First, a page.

Brain hacking for beginners

Poor Albert Einstein, his genius is continually used to support arguments made by simple minds like mine.
Poor Albert Einstein, his genius is continually used to support arguments made by simple minds like mine.

I recently received a few supplements from the good people at  One of these supplements was Alpha Brain.  Alpha Brain claims to improve mental drive, focus, and comprehension.  Having heard about the product on Joe Rogan’s podcast a few years back I’d previously taken the supplement at half the recommended dose for about 7 days.  Now I’ve decided to go full bore for 30 days to see if I notice any significant changes.

Nootropic? Weren’t they a techno duo in the 90s?

A nootropic is a drug, supplement, or collection of functional foods that are believed to improve cognition, memory, and attention.  Nootropics can be  divided into pharmaceutical drugs such as Modafinil (Provigil in Ireland) and Adderall, and brain supplements such as Alpha Brain and Neuro1.

The drugs are primarily used to combat disorders such as ADHD, sleep apnea and certain neuro-degenerative problems such as Parkinson’s disease.

The supplements are designed to increase focus, cognitive function, and attention.

What the drugs and supplements have in common is that they are subject to extensive controversy.

The pharmaceutical drugs are approved by medical authorities but many question their use among developing brains (children and teenagers with ADHD), and college students who often use them for an edge near the end of academic terms when exams and final submissions are due.

The brain supplements attract equal contention, with as many users claiming they experienced no improvement in mental performance as evangelising about the positive impact the supplements have had on their lives.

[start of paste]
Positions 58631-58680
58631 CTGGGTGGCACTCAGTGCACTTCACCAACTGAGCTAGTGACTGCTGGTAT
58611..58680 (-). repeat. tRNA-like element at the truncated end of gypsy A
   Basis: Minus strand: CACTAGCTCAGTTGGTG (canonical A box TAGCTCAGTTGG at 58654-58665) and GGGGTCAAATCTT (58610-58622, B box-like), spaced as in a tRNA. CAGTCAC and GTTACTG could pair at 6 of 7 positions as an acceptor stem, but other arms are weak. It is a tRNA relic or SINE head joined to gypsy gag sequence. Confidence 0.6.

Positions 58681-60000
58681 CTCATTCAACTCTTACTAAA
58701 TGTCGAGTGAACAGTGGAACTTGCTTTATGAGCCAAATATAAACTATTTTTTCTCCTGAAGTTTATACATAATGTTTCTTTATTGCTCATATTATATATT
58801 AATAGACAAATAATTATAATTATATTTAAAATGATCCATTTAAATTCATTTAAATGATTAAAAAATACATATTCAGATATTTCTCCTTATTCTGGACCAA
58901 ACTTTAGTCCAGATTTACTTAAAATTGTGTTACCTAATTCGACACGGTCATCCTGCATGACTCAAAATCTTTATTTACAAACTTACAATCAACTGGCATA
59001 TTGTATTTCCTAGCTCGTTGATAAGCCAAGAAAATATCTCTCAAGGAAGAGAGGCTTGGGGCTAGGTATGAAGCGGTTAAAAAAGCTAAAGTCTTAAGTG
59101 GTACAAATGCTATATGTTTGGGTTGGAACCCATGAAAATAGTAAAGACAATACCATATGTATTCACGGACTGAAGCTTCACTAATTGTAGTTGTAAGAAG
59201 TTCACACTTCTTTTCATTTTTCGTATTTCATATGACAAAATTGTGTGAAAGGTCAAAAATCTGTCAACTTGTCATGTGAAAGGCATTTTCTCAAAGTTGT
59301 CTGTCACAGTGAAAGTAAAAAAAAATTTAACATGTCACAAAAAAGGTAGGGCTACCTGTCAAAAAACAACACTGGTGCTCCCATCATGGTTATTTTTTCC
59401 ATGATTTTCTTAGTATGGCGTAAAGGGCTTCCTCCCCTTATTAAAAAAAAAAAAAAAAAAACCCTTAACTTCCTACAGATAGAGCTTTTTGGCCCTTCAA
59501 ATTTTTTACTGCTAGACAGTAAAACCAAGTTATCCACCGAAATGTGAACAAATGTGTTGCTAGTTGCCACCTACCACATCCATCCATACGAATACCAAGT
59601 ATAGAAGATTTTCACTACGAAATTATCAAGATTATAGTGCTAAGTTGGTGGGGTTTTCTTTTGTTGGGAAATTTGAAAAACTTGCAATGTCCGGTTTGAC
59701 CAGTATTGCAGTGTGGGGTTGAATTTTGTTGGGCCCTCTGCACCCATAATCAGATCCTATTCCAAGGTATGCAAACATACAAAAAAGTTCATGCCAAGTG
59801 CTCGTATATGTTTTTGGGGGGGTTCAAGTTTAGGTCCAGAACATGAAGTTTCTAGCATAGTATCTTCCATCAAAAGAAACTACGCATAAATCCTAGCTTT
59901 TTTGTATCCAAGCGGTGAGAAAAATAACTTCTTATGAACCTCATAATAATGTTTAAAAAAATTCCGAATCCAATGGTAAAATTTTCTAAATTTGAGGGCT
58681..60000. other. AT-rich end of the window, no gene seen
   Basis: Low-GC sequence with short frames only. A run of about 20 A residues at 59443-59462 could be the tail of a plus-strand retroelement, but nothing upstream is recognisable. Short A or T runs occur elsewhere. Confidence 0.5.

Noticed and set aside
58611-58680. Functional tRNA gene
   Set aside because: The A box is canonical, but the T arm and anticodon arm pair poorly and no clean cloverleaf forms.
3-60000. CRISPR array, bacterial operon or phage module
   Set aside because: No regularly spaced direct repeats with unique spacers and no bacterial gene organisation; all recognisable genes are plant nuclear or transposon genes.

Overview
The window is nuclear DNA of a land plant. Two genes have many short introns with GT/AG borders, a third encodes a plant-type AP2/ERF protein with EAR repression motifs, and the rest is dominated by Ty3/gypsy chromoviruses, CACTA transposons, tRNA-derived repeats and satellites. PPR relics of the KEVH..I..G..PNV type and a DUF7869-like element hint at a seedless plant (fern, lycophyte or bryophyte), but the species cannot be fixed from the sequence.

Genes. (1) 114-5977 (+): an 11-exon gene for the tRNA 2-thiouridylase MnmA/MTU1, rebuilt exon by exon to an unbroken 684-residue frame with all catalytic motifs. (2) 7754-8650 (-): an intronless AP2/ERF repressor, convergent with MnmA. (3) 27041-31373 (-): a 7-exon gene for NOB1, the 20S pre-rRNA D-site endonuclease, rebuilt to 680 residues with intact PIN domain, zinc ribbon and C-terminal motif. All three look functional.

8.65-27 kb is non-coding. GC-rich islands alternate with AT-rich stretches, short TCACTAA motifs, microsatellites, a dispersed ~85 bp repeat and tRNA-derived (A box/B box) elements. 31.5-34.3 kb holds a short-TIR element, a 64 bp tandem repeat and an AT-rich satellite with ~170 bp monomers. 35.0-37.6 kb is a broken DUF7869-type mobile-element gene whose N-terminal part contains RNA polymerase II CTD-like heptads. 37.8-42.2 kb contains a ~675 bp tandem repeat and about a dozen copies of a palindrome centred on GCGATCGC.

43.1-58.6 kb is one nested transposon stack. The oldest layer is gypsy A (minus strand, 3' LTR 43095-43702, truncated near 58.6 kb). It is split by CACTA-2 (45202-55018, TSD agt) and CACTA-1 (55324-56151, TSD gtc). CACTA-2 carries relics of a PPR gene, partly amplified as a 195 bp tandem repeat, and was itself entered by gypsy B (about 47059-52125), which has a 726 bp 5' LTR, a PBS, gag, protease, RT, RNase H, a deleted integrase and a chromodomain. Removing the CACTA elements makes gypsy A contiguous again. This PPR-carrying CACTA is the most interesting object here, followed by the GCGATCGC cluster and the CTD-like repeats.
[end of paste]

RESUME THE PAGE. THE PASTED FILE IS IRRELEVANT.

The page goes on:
I don’t expect to put an end to either of these debates, better brains than mine have tried and failed, but merely to chart my experience while taking Alpha Brain for 30 days.

It begins today

This is the most mentally taxing month of my year.  As a college tutor May is a manic mixture of massive amounts of corrections, tonnes of meetings, and plenty of painful paperwork.  May is a period I dread but attempt to get through without too much complaining as this side of the job is a necessary evil and the summer holidays are already in sight.

At best I’ll be like Mr Cooper in Limitless, at worst it’ll have no measurable effect, most likely it will land somewhere in the middle.  This will not be a quantitative study, they’ve already been conducted and the jury is still out.  This will be a qualitative study on myself, by myself.

One of my favourite non-fiction authors, Tim Ferriss, has self-conducted body and brain hacks and said that while he noticed massive improvements he believed that we have to pay a price when we improve at more than the normal rate.  I’m a little afraid now.  I’ll report back in 31 days.

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